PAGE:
OFFICIAL VOICE OF THE COMMUNIST PARTY OF CUBA CENTRAL COMMITTEE
Team captain, Sulian Matienzo, along with Jennifer Álvarez and Melissa Vargas, are keys to Cuba’s defense. Photo: Ricardo López Hevia

The five volleyball players who recently competed in international leagues will be vital to the Cuban selection looking toward the sport's Grand Prix (GP), scheduled to begin June 3. Speaking to Granma International Roberto García the team’s technical coach, stated that his players are feeling motivated after a successful experience abroad with numerous opportunities to play. Melissa Vargas (opposite hitter) and Sulian Matienzo (team captain and setter) played in 42 matches in the Czech Republic, while Jennifer Álvarez, Regla Gracia and Daymara Lescay — all setters — participated in 36 games each.

Melissa is the driving force behind top Czech team Prostejov’s offense, scoring an average of between 15 and 18 points per game. Meanwhile coach García notes that Matienzo should be able to reach an average of 14 or more points a day, during the GP.

In regards to these top five players, he noted that all reached an average of nine points per game the previous season, but have the potential to increase that figure to 12. In this regard, he highlighted, Alena Rojas, Daymara Lescay and Heidy Casanova, with Lescay securing 12 points as a wing (outside hitter or receiver) in a single game during her stint in Peru.
The three will debut against Croatia in the GP being held in Australia, June 3. A strong rival, Cuba is set to face Croatia again in the second week of knock out competitions, explained the Cuban coach. We will only have a chance of success if we give it 100%, nor should we feel completely confident against Colombia, a team that has shown a great deal of improvement, and features two players who have performed outstandingly in Russian and Italian leagues, scoring a combined average of between 45 to 50 points per match, stated García.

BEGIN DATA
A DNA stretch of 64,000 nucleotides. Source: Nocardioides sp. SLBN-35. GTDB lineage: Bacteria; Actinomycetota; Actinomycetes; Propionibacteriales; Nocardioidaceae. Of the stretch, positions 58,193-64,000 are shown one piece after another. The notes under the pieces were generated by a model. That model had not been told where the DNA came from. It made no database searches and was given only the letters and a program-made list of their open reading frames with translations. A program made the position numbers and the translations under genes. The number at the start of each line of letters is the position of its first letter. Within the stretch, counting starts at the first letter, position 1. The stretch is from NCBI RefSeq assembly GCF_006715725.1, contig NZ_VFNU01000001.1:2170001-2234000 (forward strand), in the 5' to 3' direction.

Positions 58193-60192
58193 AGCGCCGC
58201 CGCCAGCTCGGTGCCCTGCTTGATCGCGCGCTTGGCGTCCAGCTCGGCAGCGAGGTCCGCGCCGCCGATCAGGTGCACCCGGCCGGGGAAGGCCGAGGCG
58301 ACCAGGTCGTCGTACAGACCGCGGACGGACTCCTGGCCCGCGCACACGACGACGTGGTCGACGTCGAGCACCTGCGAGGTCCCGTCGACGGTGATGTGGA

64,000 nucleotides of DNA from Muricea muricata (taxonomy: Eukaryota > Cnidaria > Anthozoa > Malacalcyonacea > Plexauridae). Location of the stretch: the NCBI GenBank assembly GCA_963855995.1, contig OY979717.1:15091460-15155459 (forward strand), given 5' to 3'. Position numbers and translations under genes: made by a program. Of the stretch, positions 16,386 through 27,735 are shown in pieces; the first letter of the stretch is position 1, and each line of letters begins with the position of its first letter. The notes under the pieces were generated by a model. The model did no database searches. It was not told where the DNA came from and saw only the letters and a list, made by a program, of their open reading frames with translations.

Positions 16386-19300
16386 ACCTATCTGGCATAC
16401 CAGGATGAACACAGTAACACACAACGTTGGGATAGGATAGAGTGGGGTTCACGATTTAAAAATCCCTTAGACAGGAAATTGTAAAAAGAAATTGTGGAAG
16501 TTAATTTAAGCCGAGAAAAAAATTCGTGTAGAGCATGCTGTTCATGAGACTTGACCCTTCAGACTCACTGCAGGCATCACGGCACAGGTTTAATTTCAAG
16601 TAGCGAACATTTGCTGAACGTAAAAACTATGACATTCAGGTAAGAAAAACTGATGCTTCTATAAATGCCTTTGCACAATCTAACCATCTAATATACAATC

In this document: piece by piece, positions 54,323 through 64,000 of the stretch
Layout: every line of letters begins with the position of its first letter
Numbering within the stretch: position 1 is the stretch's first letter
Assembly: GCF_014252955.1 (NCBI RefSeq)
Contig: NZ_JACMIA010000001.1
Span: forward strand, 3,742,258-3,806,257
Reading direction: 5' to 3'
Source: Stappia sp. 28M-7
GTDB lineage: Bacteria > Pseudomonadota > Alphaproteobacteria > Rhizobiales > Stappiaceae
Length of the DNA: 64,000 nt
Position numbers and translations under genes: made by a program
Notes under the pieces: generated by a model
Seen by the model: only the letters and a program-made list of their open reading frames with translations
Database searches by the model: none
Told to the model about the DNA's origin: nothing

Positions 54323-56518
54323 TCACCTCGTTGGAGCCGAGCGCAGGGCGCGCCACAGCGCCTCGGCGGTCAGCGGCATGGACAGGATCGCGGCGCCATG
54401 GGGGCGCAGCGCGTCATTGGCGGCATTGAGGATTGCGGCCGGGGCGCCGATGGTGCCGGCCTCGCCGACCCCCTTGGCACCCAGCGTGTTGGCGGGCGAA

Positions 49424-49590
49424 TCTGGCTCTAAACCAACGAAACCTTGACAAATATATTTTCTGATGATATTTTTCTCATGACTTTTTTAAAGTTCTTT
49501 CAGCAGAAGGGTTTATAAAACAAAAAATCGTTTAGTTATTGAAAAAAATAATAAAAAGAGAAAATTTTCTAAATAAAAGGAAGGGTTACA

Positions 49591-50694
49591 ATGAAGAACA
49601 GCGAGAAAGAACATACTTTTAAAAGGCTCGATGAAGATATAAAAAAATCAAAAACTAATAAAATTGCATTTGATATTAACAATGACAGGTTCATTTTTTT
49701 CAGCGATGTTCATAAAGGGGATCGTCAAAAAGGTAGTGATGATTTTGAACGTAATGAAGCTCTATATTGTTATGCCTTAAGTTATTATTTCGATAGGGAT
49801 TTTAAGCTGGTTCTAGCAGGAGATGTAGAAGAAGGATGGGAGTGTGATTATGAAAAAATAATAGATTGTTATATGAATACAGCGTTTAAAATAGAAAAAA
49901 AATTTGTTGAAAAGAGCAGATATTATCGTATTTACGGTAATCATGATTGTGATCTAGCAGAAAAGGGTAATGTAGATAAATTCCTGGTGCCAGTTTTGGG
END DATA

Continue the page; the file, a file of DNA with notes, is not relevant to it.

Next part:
He added that the Cuban squad is currently perfecting their plays with visible improvements in their defense, thanks to a careful study of their rival’s game play, as well as work blocking close to the net, and movement around the court.

Over the next two weekends the players’ training schedule will change. in order to prepare for the different conditions they will encounter in Australia.

VENEZUELA IN HAVANA

Italian Vincenzo Nacci, an experienced trainer from the country’s A-2 Super League, arrived in Havana, leading Venezuela’s men’s team, to perfect details of the squad’s play looking toward the last Olympic qualifying tournament, to be held in Japan beginning May 28, which will award four places to Rio 2016.

Nacci coaches young 19 and 20 year old players, some of whom, like setter Fernando González, are currently playing in the Bulgarian, Slovakian and Lebanese leagues. “I’ve come to fine tune passing and attacking with the Cuban squad – a young and promising team - in several games through May 20,” he stated.
The visitor criticized the Rio Olympics qualification system, stating that Venezuela lost 2-3 against Argentina in the pre-Olympic in Caracas, and as runners up must compete in Japan facing teams including Poland (World Champion), France (World League 2015 Champion), Canada (eliminated by Cuba in Edmonton), Iran, Australia, China and the hosts. One of the qualifying spots will go to an Asian team while all remaining competitors must battle it out for the other three places.

What Nacci considers unfair is the fact that some teams which came in third in their respective pre-Olympic competitions subsequently participated in a much easier qualifier as compared the Japan tournament.